// that can be used for hashing, comparison, etc.

// or using promises
const canonized = await jsonld.canonize(doc, {format: 'application/n-quads'});

toRDF (N-Quads)

// serialize a document to N-Quads (RDF)
jsonld.toRDF(doc, {format: 'application/n-quads'}, (err, nquads) => {
  // nquads is a string of N-Quads

// or using promises
const rdf = await jsonld.toRDF(doc, {format: 'application/n-quads'});

fromRDF (N-Quads)

// deserialize N-Quads (RDF) to JSON-LD
jsonld.fromRDF(nquads, {format: 'application/n-quads'}, (err, doc) => {
  // doc is JSON-LD

// or using promises
const doc = await jsonld.fromRDF(nquads, {format: 'application/n-quads'});

Custom RDF Parser

// register a custom async-callback-based RDF parser
jsonld.registerRDFParser(contentType, (input, callback) => {
  // parse input to a jsonld.js RDF dataset object...
  callback(err, dataset);

// register a custom synchronous RDF parser
jsonld.registerRDFParser(contentType, input => {
  // parse input to a jsonld.js RDF dataset object... and return it
  return dataset;

// register a custom promise-based RDF parser
jsonld.registerRDFParser(contentType, async input => {
  // parse input into a jsonld.js RDF dataset object...
  return new Promise(...);

Custom Document Loader

// how to override the default document loader with a custom one -- for
// example, one that uses pre-loaded contexts:

// define a mapping of context URL => context doc
const CONTEXTS = {
  "": {
    "@context": ...
  }, ...

// grab the built-in node.js doc loader
const nodeDocumentLoader = jsonld.documentLoaders.node();
// or grab the XHR one: jsonld.documentLoaders.xhr()

// change the default document loader using the callback API
// (you can also do this using the promise-based API, return a promise instead
// of using a callback)
const customLoader = (url, callback) => {
  if(url in CONTEXTS) {
    return callback(
      null, {
        contextUrl: null, // this is for a context via a link header
        document: CONTEXTS[url], // this is the actual document that was loaded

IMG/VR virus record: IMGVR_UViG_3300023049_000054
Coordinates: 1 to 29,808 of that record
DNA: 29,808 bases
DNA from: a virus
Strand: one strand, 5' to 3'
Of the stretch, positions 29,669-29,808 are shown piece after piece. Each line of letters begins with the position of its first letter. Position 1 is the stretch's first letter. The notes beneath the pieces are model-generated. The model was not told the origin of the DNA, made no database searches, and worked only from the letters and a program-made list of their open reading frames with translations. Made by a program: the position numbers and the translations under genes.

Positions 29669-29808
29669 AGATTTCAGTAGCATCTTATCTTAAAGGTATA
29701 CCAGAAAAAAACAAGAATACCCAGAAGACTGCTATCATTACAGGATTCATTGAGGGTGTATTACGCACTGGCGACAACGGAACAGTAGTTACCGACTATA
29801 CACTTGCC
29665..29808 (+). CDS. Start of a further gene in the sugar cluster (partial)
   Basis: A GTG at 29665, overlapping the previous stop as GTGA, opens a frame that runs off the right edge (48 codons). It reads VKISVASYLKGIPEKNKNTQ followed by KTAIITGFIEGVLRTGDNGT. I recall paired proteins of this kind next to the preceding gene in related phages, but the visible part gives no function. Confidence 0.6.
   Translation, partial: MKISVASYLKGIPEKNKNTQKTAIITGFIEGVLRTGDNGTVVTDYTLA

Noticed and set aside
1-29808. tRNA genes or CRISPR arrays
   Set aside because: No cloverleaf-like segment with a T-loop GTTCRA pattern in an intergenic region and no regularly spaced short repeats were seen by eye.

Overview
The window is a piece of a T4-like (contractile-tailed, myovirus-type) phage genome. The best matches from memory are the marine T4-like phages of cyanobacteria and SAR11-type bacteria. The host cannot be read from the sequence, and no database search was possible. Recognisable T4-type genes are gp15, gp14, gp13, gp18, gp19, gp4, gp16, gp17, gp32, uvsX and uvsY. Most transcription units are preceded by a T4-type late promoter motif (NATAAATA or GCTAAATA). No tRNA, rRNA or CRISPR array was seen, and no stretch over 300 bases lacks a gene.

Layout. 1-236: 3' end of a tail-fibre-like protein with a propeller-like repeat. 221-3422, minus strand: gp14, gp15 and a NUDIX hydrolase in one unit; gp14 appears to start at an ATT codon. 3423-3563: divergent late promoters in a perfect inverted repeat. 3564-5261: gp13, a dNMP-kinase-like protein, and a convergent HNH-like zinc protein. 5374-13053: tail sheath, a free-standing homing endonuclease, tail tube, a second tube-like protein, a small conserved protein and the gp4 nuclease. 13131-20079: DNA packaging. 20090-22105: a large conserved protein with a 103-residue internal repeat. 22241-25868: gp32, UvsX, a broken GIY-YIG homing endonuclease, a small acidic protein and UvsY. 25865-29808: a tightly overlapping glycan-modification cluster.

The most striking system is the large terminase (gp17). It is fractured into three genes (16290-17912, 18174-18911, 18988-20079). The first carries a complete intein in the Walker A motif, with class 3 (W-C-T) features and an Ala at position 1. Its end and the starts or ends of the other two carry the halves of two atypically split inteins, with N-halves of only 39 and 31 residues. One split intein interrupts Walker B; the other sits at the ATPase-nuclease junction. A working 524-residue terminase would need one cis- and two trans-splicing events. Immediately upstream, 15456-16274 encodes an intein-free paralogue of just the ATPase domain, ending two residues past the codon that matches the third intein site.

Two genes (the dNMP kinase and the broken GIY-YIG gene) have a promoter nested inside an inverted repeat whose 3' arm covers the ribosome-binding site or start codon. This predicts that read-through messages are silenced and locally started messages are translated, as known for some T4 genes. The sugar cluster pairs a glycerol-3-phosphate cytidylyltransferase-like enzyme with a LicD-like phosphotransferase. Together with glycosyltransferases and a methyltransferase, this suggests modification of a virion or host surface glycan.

documentUrl: url // this is the actual context URL after redirects
  // call the underlining documentLoader using the callback API.
  nodeDocumentLoader(url, callback);
  /* Note: By default, the node.js document loader uses a callback, but
  browser-based document loaders (xhr or jquery) return promises if they
  are supported (or polyfilled) in the browser. This behavior can be
  controlled with the 'usePromise' option when constructing the document
  loader. For example: jsonld.documentLoaders.xhr({usePromise: false}); */
jsonld.documentLoader = customLoader;

// alternatively, pass the custom loader for just a specific call:
const compacted = await jsonld.compact(
doc, context, {documentLoader: customLoader});

Related Modules

  • jsonld-cli: A command line interface tool called jsonld that exposes most of the basic jsonld.js API.
  • jsonld-request: A module that can read data from stdin, URLs, and files and in various formats and return JSON-LD.

Commercial Support

Commercial support for this library is available upon request from Digital Bazaar:


The source code for the JavaScript implementation of the JSON-LD API is available at:


This library includes a sample testing utility which may be used to verify that changes to the processor maintain the correct output.

The main test suites are included in external repositories. Check out each of the following:

They should be sibling directories of the jsonld.js directory or in a test-suites dir. To clone shallow copies into the test-suites dir you can use the following:

npm run fetch-test-suites

Node.js tests can be run with a simple command:

npm test

If you installed the test suites elsewhere, or wish to run other tests, use the JSONLD_TESTS environment var:

JSONLD_TESTS="/tmp/org/test-suites /tmp/norm/tests" npm test

This feature can be used to run the older test suite:

JSONLD_TESTS=/tmp/ npm test

Browser testing can be done with Karma:

npm run test-karma
npm run test-karma -- --browsers Firefox,Chrome

Code coverage of node tests can be generated in coverage/:

npm run coverage

To display a full coverage report on the console from coverage data:

npm run coverage-report

The Mocha output reporter can be changed to min, dot, list, nyan, etc:

REPORTER=dot npm test

Remote context tests are also available:

# run the context server in the background or another terminal
node tests/remote-context-server.js

JSONLD_TESTS=./tests npm test

To generate earl reports:

# generate the earl report for node.js
EARL=earl-node.jsonld npm test

# generate the earl report for the browser
EARL=earl-firefox.jsonld npm run test-karma -- --browser Firefox


Benchmarks can be created from any manifest that the test system supports. Use a command line with a test suite and a benchmark flag:

JSONLD_TESTS=/tmp/benchmark-manifest.jsonld JSONLD_BENCHMARK=1 npm test